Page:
During his ordeal, Ahmed was wearing a T-Shirt with the logo of one of America's most advanced government institutions, NASA, possibly as a statement of where he aspired to be one day. However, two other government institutions, the public school and the police, not only questioned and undermined these aspirations but also through their actions made it clear that his skin colour and religion were more important in their perception than anything else. Imagine if the young White Taylor Wilson who built a nuclear fusion reactor at home was more swarthy looking and his name was Mohammad Ali.

If a child were to undergo the humiliation that Ahmed was subjected to, he or she would certainly be mentally affected by the fact that his teachers whom he was trying to impress, suspected him. Then the police treated him like a common criminal. Let's forget the fact that due process would require calling in a bomb squad if there was the threat of any explosive device. Here it must be underscored again that Ahmed himself felt like he was being treated as a criminal. Therefore we have to ask the question as to how Ahmed might react to his ordeal.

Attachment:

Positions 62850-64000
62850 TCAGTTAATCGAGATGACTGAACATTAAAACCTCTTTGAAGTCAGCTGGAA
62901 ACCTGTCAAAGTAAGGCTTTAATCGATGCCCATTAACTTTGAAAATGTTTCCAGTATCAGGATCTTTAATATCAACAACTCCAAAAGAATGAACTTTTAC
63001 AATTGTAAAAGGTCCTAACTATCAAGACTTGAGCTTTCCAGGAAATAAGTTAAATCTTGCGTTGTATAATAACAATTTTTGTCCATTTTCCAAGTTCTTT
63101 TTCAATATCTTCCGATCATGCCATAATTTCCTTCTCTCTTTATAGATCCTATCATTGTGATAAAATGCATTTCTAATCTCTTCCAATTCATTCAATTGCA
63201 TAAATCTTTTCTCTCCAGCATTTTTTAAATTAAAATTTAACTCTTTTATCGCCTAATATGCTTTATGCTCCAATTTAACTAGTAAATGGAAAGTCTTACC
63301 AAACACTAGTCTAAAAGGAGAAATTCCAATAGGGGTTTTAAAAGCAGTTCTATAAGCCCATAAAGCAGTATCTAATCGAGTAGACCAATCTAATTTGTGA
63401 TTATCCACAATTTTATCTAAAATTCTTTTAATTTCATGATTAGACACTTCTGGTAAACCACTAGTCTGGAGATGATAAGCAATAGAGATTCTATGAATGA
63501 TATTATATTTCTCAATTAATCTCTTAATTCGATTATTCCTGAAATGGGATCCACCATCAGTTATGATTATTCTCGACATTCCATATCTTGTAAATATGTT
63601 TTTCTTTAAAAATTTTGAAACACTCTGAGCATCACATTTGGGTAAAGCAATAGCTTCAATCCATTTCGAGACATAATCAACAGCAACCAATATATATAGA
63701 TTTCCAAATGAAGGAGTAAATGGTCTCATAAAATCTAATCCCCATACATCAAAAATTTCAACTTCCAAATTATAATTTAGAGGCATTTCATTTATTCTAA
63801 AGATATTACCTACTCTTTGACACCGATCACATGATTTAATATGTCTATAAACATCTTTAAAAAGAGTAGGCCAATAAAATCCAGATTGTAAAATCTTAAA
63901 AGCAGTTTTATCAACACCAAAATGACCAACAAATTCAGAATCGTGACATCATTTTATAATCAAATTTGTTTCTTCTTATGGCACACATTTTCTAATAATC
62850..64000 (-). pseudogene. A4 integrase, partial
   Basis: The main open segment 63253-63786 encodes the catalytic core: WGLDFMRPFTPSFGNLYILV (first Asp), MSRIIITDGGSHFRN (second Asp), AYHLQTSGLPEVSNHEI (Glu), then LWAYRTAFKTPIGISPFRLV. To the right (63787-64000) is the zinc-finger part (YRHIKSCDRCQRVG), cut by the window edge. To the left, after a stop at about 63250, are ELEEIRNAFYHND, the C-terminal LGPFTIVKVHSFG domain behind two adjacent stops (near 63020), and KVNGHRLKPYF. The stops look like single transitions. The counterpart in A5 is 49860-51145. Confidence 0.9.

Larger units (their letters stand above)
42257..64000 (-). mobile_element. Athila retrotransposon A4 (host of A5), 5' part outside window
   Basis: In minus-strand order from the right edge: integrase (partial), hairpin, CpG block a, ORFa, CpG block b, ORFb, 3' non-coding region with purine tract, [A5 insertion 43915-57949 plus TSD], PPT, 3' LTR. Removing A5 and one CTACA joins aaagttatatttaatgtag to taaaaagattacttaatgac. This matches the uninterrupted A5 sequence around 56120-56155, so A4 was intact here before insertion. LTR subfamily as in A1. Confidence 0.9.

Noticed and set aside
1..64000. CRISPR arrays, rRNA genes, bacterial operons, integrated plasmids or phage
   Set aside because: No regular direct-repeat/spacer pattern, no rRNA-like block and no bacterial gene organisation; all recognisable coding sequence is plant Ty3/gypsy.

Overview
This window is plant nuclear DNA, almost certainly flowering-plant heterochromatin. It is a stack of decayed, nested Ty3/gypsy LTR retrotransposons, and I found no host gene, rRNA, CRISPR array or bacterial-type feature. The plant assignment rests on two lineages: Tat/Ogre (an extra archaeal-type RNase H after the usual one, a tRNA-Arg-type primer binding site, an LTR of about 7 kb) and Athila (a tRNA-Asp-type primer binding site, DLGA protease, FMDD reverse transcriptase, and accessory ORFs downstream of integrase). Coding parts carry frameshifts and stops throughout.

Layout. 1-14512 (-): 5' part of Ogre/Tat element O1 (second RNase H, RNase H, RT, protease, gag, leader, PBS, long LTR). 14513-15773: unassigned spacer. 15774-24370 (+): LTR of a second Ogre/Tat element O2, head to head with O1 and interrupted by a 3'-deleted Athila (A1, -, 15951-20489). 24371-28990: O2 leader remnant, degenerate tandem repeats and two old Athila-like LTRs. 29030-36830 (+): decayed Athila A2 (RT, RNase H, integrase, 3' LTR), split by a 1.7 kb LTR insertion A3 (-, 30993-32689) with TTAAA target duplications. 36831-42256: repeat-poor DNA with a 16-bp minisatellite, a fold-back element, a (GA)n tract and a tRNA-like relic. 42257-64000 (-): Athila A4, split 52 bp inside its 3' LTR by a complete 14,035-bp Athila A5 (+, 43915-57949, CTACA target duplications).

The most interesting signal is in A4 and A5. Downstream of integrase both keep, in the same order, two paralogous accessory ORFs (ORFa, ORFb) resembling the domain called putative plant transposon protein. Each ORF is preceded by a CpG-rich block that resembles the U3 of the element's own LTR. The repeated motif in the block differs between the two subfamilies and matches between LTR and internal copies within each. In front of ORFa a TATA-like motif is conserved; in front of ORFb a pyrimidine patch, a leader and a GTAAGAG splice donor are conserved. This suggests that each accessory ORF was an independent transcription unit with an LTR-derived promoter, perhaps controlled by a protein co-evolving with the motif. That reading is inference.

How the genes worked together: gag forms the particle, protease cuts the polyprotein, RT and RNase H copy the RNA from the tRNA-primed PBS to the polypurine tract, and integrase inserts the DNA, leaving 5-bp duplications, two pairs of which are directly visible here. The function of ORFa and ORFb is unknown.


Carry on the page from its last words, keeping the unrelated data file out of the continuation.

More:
"Teachers are trusted to nurture and the police are trusted to impartially protect, at least in democratic countries."

Will he always, consciously or unconsciously, be frightened of the police? Will he be able to adjust back to school life? Will he trust his teachers, the very people in whom the fate of future generations is entrusted and to whom children often look up to? Will he now hide his interests because every time he builds something he will wonder if it might get him into trouble? Will he have nightmares or will his health be affected? Will he withdraw and slowly cut himself off from the world? Will he be drawn to anti-establishment political or religious groups because of a sense of persecution?

The questions are endless and have to be asked not just for Ahmed, who with all the support he has got might very well come out of this trauma with minimal scarring, but for all the Ahmeds that we do not know about. All the Ahmeds not just in America but around the world who are innocent victims of institutional and individual prejudice. Clearly this young 14 year old has been scarred by the treatment at the hands of two institutions whose existence is based on trust. Teachers are trusted to nurture and the police are trusted to impartially protect, at least in democratic countries. For a moment zoom out of Irving, Texas. For that matter zoom out of the UK, where in a move Kafka might have trouble dreaming up, a 3 year old was placed in a government anti-extremism program, and then zoom into a war-torn country of your choice. Now ask the very same questions about the generations of young children who suffer unimaginable traumas as a result of these conflicts and then ask yourself whether we can predict what effect this trauma will have on their lives.